In Scotland and Ireland, there is a long tradition of carving lanterns from vegetables, particularly the turnip, mangelwurzel, or swede. . .
Jack o' Lantern [is a]local name for a Will-o'-the-Wisp, mainly in East Anglia and in south-west England; also spelled Jack-a-Lantern and Jacky Lantern, according to the whim of the collectors. T. Quiller Couch found that around Polperro (Cornwall) it was regarded as a pixy, and was invoked in the rhyme:
Jack o' the lantern! Joan the wad, Who tickled the maid and made her mad! Light me home, the weather's bad.
Discussion question: Given the opportunity, would you eat a mangelwurzel? Why or why not?
Round Robins are an ancient and profoundly dubious tradition at Scribal Terror.
They are collaborative fictions, written on the fly in the comments
section. ST Round Robins usually involve a character named Robin. They
usually happen around Halloween. And they usually flirt with THE DARK
We missed Robin last year, but the old bird has not died. Not strictly speaking, anyway. He is back, and
he doesn't drink . . . wine.
For the remainder of the week, we will continue the story in the
Comments section. Each person can add as many comments as they want,
but keep them relatively short (no more than three sentences or so). Be
sure you refresh the page before you contribute because we want the
story to flow. Like BLAAAAHDDDD!
Thanks to Edgar Allen Dorkafork, we have an opening:
was an overcast and clammy night, with a low chance of precipitation,
as the darkness moved in like a cold front from the north that may
result in temperatures in the low 50s. My restiveness continued, the
ghastly glow of the Weather Channel flickering in my poorly-lit abode
increased my disquiet. The grim countenance of the weather girl stared
back at me. I pondered how I had arrived at my despicable state. The
memories were patchy, like the clouds that are likely moving in on
Now, do your worst, cheeldren of the night . . .
UPDATE: The story is proceeding with all due awesomeness. We need to move toward an ending by midnight on Halloween. Then I'll put the story together from the comments section and publish it as a post. So let's have some fiendly competition. In the battle for the conclusion, will your ending be a new beginning or a last gasp?
Apparently it is indeed possible if not necessarily advisable to eat woodlice. They are crunchy and taste like fish, but you have to make sure they're dead before you eat them. Do you care to ponder the consequences of eating undead woodlice?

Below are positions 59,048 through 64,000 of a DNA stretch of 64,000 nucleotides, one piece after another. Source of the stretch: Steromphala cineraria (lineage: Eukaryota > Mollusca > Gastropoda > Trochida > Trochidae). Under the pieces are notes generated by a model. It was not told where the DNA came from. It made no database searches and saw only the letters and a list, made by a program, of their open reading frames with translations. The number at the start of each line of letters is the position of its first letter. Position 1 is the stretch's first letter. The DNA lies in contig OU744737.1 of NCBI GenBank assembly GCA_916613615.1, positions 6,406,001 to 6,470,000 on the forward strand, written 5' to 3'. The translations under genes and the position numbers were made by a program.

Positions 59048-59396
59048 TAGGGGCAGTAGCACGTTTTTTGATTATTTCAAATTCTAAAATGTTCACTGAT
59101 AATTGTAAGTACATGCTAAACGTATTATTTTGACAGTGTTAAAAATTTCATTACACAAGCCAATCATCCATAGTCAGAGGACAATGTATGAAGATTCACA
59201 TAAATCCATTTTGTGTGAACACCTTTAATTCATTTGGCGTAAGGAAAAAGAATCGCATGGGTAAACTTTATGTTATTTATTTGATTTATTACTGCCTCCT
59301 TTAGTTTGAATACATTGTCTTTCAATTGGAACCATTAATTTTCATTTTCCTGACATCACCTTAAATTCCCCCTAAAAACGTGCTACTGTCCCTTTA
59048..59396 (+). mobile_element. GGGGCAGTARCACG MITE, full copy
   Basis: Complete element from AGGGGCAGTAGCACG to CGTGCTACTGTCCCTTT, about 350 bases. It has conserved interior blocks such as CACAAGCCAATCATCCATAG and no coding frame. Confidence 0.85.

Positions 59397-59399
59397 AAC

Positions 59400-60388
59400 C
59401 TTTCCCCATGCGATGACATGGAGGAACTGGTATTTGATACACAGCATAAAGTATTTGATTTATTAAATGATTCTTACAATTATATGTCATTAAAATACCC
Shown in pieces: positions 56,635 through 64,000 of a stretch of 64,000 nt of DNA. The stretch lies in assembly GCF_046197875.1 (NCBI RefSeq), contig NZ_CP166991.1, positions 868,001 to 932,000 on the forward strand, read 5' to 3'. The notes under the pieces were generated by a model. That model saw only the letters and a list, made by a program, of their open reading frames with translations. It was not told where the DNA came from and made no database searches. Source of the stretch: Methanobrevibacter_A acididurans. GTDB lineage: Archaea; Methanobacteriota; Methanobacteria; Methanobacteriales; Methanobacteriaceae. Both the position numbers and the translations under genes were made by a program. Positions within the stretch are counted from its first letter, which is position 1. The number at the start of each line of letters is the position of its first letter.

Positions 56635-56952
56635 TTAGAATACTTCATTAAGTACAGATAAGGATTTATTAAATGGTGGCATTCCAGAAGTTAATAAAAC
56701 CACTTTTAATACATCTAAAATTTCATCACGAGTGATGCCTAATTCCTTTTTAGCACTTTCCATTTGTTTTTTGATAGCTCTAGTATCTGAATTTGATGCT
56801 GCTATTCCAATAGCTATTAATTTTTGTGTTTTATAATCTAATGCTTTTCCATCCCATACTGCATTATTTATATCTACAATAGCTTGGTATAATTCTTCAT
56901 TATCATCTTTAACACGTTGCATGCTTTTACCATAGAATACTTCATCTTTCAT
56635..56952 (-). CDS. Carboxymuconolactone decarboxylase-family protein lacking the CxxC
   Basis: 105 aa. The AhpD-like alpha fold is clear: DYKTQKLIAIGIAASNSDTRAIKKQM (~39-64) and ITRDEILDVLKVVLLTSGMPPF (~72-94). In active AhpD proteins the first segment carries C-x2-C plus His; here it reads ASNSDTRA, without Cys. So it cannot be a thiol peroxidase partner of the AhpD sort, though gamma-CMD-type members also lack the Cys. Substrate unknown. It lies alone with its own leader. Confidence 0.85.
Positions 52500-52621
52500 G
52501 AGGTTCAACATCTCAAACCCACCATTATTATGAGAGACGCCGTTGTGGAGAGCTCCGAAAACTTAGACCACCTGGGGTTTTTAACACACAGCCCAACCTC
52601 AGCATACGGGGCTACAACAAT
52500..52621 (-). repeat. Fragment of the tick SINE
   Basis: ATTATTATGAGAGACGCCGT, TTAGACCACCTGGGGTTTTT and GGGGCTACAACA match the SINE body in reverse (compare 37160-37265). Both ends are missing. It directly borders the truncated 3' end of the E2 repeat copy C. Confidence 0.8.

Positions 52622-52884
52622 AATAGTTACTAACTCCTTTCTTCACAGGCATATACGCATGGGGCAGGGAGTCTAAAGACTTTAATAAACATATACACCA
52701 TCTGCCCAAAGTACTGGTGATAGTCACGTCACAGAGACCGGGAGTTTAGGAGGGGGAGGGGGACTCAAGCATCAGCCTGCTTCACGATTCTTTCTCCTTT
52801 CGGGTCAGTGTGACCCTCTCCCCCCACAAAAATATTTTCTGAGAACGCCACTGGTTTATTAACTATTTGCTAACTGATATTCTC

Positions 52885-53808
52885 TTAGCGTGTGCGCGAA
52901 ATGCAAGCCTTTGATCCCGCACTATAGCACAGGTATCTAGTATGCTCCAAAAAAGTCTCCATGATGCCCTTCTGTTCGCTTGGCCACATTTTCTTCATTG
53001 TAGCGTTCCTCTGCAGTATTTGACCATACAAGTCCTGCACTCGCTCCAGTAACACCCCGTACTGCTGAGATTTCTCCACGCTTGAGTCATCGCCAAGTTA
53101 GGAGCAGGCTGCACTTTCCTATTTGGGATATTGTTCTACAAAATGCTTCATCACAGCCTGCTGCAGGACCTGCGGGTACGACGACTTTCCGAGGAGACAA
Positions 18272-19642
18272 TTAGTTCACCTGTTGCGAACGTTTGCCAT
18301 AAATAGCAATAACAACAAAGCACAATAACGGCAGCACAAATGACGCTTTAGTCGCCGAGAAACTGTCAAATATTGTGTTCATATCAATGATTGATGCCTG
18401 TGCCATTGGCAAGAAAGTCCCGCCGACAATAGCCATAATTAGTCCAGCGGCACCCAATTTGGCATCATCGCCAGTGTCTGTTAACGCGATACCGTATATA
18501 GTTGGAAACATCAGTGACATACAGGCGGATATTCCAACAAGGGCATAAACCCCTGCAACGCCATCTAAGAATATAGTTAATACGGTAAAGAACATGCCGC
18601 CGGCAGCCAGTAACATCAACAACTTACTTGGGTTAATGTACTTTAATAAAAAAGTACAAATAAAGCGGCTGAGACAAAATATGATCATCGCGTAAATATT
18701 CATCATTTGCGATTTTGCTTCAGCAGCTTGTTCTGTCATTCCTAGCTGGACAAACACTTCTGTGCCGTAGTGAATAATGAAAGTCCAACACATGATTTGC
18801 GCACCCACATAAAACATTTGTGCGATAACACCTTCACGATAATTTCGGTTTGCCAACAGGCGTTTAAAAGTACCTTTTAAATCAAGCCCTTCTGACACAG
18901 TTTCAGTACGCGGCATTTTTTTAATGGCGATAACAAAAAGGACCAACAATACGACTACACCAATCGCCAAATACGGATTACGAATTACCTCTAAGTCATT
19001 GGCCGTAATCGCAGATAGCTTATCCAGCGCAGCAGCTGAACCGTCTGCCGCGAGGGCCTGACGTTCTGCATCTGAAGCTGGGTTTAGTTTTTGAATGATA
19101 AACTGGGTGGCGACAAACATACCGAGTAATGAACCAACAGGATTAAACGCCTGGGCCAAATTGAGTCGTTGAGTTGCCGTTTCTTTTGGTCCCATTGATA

PS: What do you call woodlice? I grew up calling them pillbugs.
manikins, between 6 to 7 inches in length, were made from solid pieces of ivory. The arms were carved separately and are moveable. The thoracic and abdominal walls can be removed, revealing the viscera. In some manikins the internal organs are carved in the original block and are not removable, while they are formed into separate pieces that can be removed. -- National Library of Medicine
Image from Alabama Museum of the Health Sciences, The University of Alabama at Birmingham
The Voynich manuscript, which appears to date from c. 1450-1520, is a bizarre, apparently meaningless -- though lengthy -- text, handwritten on vellum with illustrations of real plants, imaginary plants, singularly unappealing bathing beauties, astronomical symbols, and obscure diagrams. The text has driven cryptographers and linguists to distraction (and given them something fun to play with) since the manuscript's acquisition by an American book dealer named Wilfrid Voynich in 1912.
Scientists have genetically modified a cat as part of an experiement that could lead to treatments for conditions like cystic fibrosis.
Named Mr Green Genes, he look likes a six-month-old cat but, under ultraviolet light, his eyes, gums and tongue glow a vivid lime green, the result of a genetic experiment at the Audubon Centre for Research of Endangered Species in New Orleans.